What is Virtual Reality Headset?
A Virtual Reality headset, commonly known as VR headset, refers to a device worn over the eyes like a pair of goggles for the purposes of watching VR content or when playing virtual reality video games. Most of the headsets have the ability to track the user’s head movements so that the wherever the user looks, the character in the virtual reality also looks. If done in the right manner, the headsets give an impression of the user being actually inside the game or the movie, hence the name “virtual reality”.
How does Virtual Reality headsets work
The principle goal of the virtual reality headsets is to create life-size, 3D virtual environments with no boundaries like those associated with computer or television screens. In case of the Rift or HTC’s Vive, video is sent from the computer or the console to the headset through a HDMI cable, while for the Google Cardboard or Samsung’s Gear VR, the videos are already on the smartphone mounted on the headsets.
The VR headsets may use a single feed or two feeds sent directly to either one or two LCD displays, one for each eye. There are also a set of lenses placed between the user’s eyes and the pixels and this is the reason why the devices are sometimes referred to as goggles. In some cases, the lenses can be adjusted to match the distance between the eyes and this distance will also vary from one user to another.
The lenses will focus and reshape the images for each eye before creating a stereoscopic 3D image by positioning the 2D images to portray how each of the two eyes see the world. One way in which the virtual reality headsets increases immersion is by increasing the field of view or simply how wide a picture appears. A 360 degrees display may not be convenient and most of the high end VR headsets usually use 100 or 110 degree field of views, which is usually sufficient enough to give the effects.
And for the final images to be totally convincing, the VR headsets use minimum frame rates of 60fps to do away with shuttering or make the users feel sick.
Top VR headsets overview
The race by tech giants to get their share of the virtual reality market is on and company after company is burning the midnight oil to produce the next best headset.
Below is a list of the various VR headsets currently available to purchase:
HTC Vive VR headset is made in collaboration with Valve and it plugs directly into PCs and uses Valve’s humongous gaming ecosystem. The headset has over 70 sensors to allow for 360 degrees head tracking and it also boasts of a 90Hz refresh rate responsible for keeping down the latency, which in turn saves the users from suffering motions sickness. This headset is currently available for purchase from $799.
The Samsung Gear VR is essentially Oculus Rift lite, owing to the fact that the two companies worked on the technology together. The Gear VR uses a Samsung Galaxy smartphone for the display and as the processor. The phone slots in front of the lenses and into a Micro USB slot, and uses the super AMOLED display as the screen. With the Gear, all you have to do is to slot in the phone, put on the headset and start enjoying the virtual reality experience.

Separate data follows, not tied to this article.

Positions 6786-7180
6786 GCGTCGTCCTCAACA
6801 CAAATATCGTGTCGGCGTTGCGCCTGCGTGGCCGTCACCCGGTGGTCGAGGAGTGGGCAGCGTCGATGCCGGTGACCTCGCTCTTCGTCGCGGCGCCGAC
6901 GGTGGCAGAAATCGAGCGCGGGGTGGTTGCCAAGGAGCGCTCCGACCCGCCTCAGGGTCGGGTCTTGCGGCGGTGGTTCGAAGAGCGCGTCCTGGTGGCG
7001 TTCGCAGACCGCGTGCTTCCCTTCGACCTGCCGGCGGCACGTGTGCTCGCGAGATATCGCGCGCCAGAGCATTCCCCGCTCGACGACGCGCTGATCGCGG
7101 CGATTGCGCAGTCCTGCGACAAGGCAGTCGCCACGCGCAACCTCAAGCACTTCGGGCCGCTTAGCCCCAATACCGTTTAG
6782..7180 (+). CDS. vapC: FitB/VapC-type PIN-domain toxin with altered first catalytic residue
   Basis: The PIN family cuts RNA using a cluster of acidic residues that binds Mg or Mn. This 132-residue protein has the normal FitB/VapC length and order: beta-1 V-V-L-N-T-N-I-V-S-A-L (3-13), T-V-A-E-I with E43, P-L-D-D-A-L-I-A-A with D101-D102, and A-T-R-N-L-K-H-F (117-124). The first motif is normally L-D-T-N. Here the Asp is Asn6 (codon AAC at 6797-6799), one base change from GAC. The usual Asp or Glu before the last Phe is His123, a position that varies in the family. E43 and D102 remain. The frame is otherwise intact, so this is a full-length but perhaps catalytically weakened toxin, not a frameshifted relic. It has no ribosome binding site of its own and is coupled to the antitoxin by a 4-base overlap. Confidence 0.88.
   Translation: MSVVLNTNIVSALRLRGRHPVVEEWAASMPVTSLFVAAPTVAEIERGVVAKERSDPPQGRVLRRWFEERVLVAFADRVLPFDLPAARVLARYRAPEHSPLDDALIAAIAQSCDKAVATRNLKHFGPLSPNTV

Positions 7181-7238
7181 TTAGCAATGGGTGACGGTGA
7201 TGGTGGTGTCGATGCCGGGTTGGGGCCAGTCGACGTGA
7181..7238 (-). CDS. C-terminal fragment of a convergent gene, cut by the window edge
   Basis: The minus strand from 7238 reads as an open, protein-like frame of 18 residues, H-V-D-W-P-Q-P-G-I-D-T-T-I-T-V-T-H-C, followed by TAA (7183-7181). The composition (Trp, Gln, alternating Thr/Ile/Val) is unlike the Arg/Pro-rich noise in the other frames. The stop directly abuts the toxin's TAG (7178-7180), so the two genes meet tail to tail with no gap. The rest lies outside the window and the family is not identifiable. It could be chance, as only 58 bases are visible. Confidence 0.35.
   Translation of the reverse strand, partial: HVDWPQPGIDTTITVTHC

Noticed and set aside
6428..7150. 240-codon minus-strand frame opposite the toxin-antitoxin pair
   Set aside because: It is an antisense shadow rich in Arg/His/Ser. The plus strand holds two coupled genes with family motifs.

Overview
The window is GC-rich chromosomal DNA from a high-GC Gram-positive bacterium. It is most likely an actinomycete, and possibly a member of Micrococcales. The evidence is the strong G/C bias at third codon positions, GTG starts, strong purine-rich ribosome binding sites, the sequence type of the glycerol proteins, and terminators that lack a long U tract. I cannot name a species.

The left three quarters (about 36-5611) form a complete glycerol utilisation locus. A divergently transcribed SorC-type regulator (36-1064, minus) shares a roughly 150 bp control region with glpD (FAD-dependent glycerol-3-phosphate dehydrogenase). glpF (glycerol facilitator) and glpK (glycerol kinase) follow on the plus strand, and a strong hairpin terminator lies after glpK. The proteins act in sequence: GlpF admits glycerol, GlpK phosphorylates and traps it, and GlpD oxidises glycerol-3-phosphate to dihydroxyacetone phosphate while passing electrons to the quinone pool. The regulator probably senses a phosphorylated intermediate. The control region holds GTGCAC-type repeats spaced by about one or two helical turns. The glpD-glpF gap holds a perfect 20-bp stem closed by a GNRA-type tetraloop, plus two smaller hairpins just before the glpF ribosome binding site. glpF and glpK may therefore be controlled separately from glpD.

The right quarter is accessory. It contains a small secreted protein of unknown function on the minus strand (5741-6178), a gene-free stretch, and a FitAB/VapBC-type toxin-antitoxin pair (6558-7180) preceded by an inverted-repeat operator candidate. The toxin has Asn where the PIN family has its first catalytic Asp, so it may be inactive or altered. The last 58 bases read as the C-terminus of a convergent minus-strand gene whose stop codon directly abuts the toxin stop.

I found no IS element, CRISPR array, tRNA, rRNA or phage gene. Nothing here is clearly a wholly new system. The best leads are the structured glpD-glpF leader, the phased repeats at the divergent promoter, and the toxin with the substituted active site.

Oculus Rift headset was responsible for the current hysteria in virtual reality. The Rift plugs into the computer’s USB and DVI ports and tracks the movements of the head to provide 3D displays on its stereo screens. The consumer edition of the Rift comes with a 2160 x 1200 resolution as well as a refresh rate of 90Hz. The Rift matches HTC Vive in terms of the refresh rate, but lags behind Sony’s PlayStation VR, though it is a pretty advanced VR headset in terms of the technology used.
Sony has finally announced the launch date for the PlayStation VR headset and this is expected to be 13th October 2016. A new version though, was announced way back in 2015 and it featured a 5-inch LCD display of the original prototype. For the version to be released, it is expected to have a 5.7 inch OLED to allow for low persistence which will in turn translate to less motion blur. The refresh rate for Sony’s PlayStation VR has been ramped up to 120Hz, making it possible to have 120fps gaming.
Not to be left behind, Google also has a cardboard virtual reality headset. With this headset, it sounds like popping your smartphone in a cardboard container and putting it over your head for a virtual reality experience. Sounds like a joke, but you will be pleasantly surprised to learn that it works like charm and it is also low cost. If anything, the smartphone you have already has all the gyroscopic sensors as well as the positioning devices needed to track your head movements.
Since the Cardboard has grown so much in terms of popularity, Google has planned to release a better version known as Daydream. This will be a device like the Gear VR, but it has been designed to work with android phones which are currently being revamped to over better VR experiences. It is still not know when the new device will be available, but the Cardboard is retailing at $16.99 at Amazon.
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- • Guide to Virtual Reality in 2016
- 1. What is Virtual Reality +
- 1.1 What is VR?
- 1.2 A brief history of VR
- 1.3 Pros and Cons of VR
- 1.4 Glossary of VR
- 1.5 What is 360° video?
- 1.6 Difference between 360° video and VR video?
- 1.7 What is Augmented Reality?
- 1.8 What is Mixed Reality?
- 1.9 Difference between VR, AR and MR
- 1.10 Applications of VR
- 1.11 VR in healticare
- 1.12 VR in education